Seeking Medical Care Abroad @fontSize>
Needing medical attention while traveling abroad is something that, while we would rather just hope never happens, is essential to give serious thought before boarding your first international flight. Accidents happen, people get sick, and injuries occur to the most careful. These things take no notice of where you are or how far you are from your primary care physician or your insurance “in-network” providers. With that in mind, here’s a quick guide to help guide your preparation process.
Perhaps the best advantage you can give yourself is doing a bit of pre-planning about health care before leaving for your trip. This starts with a call to your insurance provider. Ask them to review your policy with you as it relates to travel through the countries that you intended to visit. Ask them how best to seek covered medical care, and how billing works during travels abroad.
If the answers aren’t easily obtainable, clear cut, and simple, you may want to consider other options. In these cases it is advisable to look into travel insurance. These policies will cover your medical bills during your trip for what is typically a very reasonable fee. Grand European Travel offers an attractive travel protection plan to all of our clients. Read about it, here.
If you have a delicate medical history, it’s a very good idea to create a printout card or paper with any major medical concerns that you have that will be kept on your person at all times. New doctors, especially in an emergency situation, won’t have access to your medical history, and you may not be able to tell them. Notating severe allergies and previous surgeries, if you have a pacemaker, or are diabetic, could be lifesaving information to have easily available.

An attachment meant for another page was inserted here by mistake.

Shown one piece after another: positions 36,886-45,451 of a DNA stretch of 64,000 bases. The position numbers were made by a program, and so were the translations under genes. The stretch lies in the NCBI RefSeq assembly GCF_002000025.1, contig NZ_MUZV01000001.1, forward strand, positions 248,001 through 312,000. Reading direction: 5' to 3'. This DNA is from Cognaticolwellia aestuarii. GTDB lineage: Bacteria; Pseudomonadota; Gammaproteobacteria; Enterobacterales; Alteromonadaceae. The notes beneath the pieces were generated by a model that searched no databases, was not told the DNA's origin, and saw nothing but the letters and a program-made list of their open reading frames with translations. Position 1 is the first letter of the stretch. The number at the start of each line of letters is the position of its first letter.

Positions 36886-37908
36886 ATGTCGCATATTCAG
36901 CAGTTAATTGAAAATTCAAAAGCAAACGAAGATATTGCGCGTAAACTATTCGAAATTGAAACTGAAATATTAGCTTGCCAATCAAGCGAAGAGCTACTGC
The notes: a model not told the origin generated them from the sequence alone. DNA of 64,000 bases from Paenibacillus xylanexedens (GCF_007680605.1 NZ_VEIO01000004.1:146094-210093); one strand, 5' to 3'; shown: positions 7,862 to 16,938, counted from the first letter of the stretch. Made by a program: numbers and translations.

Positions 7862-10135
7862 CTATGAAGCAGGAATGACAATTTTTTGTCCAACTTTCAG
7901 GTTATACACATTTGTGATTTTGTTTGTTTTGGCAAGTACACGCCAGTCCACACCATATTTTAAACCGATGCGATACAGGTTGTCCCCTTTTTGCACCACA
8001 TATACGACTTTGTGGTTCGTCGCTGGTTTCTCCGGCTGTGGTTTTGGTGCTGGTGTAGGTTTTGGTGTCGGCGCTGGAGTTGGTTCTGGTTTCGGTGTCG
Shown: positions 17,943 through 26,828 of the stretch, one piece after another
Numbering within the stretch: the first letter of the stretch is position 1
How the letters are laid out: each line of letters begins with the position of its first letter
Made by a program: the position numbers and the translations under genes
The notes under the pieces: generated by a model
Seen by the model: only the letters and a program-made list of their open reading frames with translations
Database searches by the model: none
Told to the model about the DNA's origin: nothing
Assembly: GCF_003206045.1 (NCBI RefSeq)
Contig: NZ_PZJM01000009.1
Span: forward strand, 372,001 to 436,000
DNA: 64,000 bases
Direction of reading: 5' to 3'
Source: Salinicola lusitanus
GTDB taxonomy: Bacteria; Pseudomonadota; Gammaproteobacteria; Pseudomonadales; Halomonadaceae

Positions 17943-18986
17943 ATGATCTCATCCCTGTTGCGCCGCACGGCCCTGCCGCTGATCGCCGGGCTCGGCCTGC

- It’s also a good idea to list contact people on this sheet, both those traveling with you and someone back at home.
- Experts will also advise you to create a list of contacts to have either in your day bag, or with your belongings. This list should include:
- Contact information of people both traveling with you, and back home
- Your primary care physician’s name and phone number
- Your standard insurance information (don’t forget to pack your card, or make a photocopy of it for this list)
- Your travel insurance information, if you purchased it
- Contact information for the US Embassy in each country you plan to travel to
Finally, consider checking The U.S. State Department’s Consular Information Sheets or the Centers for Disease Control (CDC)’s website before your trip. They maintain a database of medical services available in each country to help guide your knowledge.
In an Emergency @fontSize>
Occurrences that may mandate an emergency room visit on your trip could include:
- A gastrointestinal event- stomach flu
- Cardiovascular event- heart attack
- Respiratory distress
- Neurological events
- Physical injury or trauma
- Severe allergic reactions
In many countries a 911 equivalent does exist, and is reachable by dialing 112 from your cell phone. You can also ask for help in contacting emergency medical services from locals. Typically the best people to ask are those directly involved in the travel industry, as they likely speak English and will understand what you need despite your probably panic.
Chances are good that an emergency event will wind up being costly, and that you’ll likely need to provide payment before being discharged. For this reason, it is incredibly important that you obtain and keep an itemized copy of your bill. When you return home, this bill can be submitted to your insurance provider for consideration. While they may cover only some, or potentially none, of the costs, it is absolutely worth it to try and recoup some of your expenses. In addition, your follow up doctor back home will likely want to see exactly what care you received as a result of the medical event. This itemized bill can give them a good glimpse into how you were treated.